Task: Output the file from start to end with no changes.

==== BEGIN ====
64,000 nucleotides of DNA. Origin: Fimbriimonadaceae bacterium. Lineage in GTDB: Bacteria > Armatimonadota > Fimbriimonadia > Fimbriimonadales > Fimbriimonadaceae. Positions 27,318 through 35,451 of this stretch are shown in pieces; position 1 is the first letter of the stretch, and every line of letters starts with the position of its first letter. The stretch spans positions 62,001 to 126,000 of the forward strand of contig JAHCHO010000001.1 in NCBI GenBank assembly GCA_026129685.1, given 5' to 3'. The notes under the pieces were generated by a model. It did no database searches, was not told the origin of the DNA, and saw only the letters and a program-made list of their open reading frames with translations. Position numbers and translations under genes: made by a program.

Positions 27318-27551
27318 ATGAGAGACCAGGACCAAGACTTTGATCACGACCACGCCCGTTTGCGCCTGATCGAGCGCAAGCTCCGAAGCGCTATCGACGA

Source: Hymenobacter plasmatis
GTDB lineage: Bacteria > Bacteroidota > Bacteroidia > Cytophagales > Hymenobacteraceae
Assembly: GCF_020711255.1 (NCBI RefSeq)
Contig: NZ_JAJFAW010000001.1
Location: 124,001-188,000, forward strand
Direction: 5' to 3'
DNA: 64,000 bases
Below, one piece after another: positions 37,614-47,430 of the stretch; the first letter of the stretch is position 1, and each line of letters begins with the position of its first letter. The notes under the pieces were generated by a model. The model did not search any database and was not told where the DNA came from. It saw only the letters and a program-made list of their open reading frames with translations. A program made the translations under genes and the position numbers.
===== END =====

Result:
64,000 nucleotides of DNA. Origin: Fimbriimonadaceae bacterium. Lineage in GTDB: Bacteria > Armatimonadota > Fimbriimonadia > Fimbriimonadales > Fimbriimonadaceae. Positions 27,318 through 35,451 of this stretch are shown in pieces; position 1 is the first letter of the stretch, and every line of letters starts with the position of its first letter. The stretch spans positions 62,001 to 126,000 of the forward strand of contig JAHCHO010000001.1 in NCBI GenBank assembly GCA_026129685.1, given 5' to 3'. The notes under the pieces were generated by a model. It did no database searches, was not told the origin of the DNA, and saw only the letters and a program-made list of their open reading frames with translations. Position numbers and translations under genes: made by a program.

Positions 27318-27551
27318 ATGAGAGACCAGGACCAAGACTTTGATCACGACCACGCCCGTTTGCGCCTGATCGAGCGCAAGCTCCGAAGCGCTATCGACGA

Source: Hymenobacter plasmatis
GTDB lineage: Bacteria > Bacteroidota > Bacteroidia > Cytophagales > Hymenobacteraceae
Assembly: GCF_020711255.1 (NCBI RefSeq)
Contig: NZ_JAJFAW010000001.1
Location: 124,001-188,000, forward strand
Direction: 5' to 3'
DNA: 64,000 bases
Below, one piece after another: positions 37,614-47,430 of the stretch; the first letter of the stretch is position 1, and each line of letters begins with the position of its first letter. The notes under the pieces were generated by a model. The model did not search any database and was not told where the DNA came from. It saw only the letters and a program-made list of their open reading frames with translations. A program made the translations under genes and the position numbers.